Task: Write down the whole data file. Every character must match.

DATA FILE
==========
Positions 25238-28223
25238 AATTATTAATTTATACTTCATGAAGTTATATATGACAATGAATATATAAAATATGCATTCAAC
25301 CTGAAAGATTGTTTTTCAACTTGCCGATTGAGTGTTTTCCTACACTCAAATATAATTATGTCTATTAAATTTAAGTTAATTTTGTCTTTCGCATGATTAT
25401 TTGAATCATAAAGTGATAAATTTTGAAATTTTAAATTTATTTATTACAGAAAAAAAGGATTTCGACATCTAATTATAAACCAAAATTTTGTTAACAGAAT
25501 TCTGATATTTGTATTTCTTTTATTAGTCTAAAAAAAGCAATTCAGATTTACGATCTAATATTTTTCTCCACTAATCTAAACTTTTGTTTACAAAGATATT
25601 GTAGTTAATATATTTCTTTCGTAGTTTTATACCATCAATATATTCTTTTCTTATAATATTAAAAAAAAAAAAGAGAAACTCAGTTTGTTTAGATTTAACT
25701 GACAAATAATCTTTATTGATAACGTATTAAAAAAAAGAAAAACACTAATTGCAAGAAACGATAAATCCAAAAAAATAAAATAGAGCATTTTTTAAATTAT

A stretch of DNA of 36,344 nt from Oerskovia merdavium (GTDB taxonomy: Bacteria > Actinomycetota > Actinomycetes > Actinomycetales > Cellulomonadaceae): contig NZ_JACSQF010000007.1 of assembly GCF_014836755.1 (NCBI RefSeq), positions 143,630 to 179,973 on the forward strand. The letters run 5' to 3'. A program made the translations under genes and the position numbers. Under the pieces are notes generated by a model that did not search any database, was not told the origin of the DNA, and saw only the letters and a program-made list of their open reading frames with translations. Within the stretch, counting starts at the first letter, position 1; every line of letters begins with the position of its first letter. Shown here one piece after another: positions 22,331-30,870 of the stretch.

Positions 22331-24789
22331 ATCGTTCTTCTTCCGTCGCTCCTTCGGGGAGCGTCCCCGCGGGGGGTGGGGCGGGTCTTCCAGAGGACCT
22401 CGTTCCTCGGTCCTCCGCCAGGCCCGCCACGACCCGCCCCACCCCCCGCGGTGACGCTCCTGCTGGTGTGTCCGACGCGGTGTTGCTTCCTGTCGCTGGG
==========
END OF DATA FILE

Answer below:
Positions 25238-28223
25238 AATTATTAATTTATACTTCATGAAGTTATATATGACAATGAATATATAAAATATGCATTCAAC
25301 CTGAAAGATTGTTTTTCAACTTGCCGATTGAGTGTTTTCCTACACTCAAATATAATTATGTCTATTAAATTTAAGTTAATTTTGTCTTTCGCATGATTAT
25401 TTGAATCATAAAGTGATAAATTTTGAAATTTTAAATTTATTTATTACAGAAAAAAAGGATTTCGACATCTAATTATAAACCAAAATTTTGTTAACAGAAT
25501 TCTGATATTTGTATTTCTTTTATTAGTCTAAAAAAAGCAATTCAGATTTACGATCTAATATTTTTCTCCACTAATCTAAACTTTTGTTTACAAAGATATT
25601 GTAGTTAATATATTTCTTTCGTAGTTTTATACCATCAATATATTCTTTTCTTATAATATTAAAAAAAAAAAAGAGAAACTCAGTTTGTTTAGATTTAACT
25701 GACAAATAATCTTTATTGATAACGTATTAAAAAAAAGAAAAACACTAATTGCAAGAAACGATAAATCCAAAAAAATAAAATAGAGCATTTTTTAAATTAT

A stretch of DNA of 36,344 nt from Oerskovia merdavium (GTDB taxonomy: Bacteria > Actinomycetota > Actinomycetes > Actinomycetales > Cellulomonadaceae): contig NZ_JACSQF010000007.1 of assembly GCF_014836755.1 (NCBI RefSeq), positions 143,630 to 179,973 on the forward strand. The letters run 5' to 3'. A program made the translations under genes and the position numbers. Under the pieces are notes generated by a model that did not search any database, was not told the origin of the DNA, and saw only the letters and a program-made list of their open reading frames with translations. Within the stretch, counting starts at the first letter, position 1; every line of letters begins with the position of its first letter. Shown here one piece after another: positions 22,331-30,870 of the stretch.

Positions 22331-24789
22331 ATCGTTCTTCTTCCGTCGCTCCTTCGGGGAGCGTCCCCGCGGGGGGTGGGGCGGGTCTTCCAGAGGACCT
22401 CGTTCCTCGGTCCTCCGCCAGGCCCGCCACGACCCGCCCCACCCCCCGCGGTGACGCTCCTGCTGGTGTGTCCGACGCGGTGTTGCTTCCTGTCGCTGGG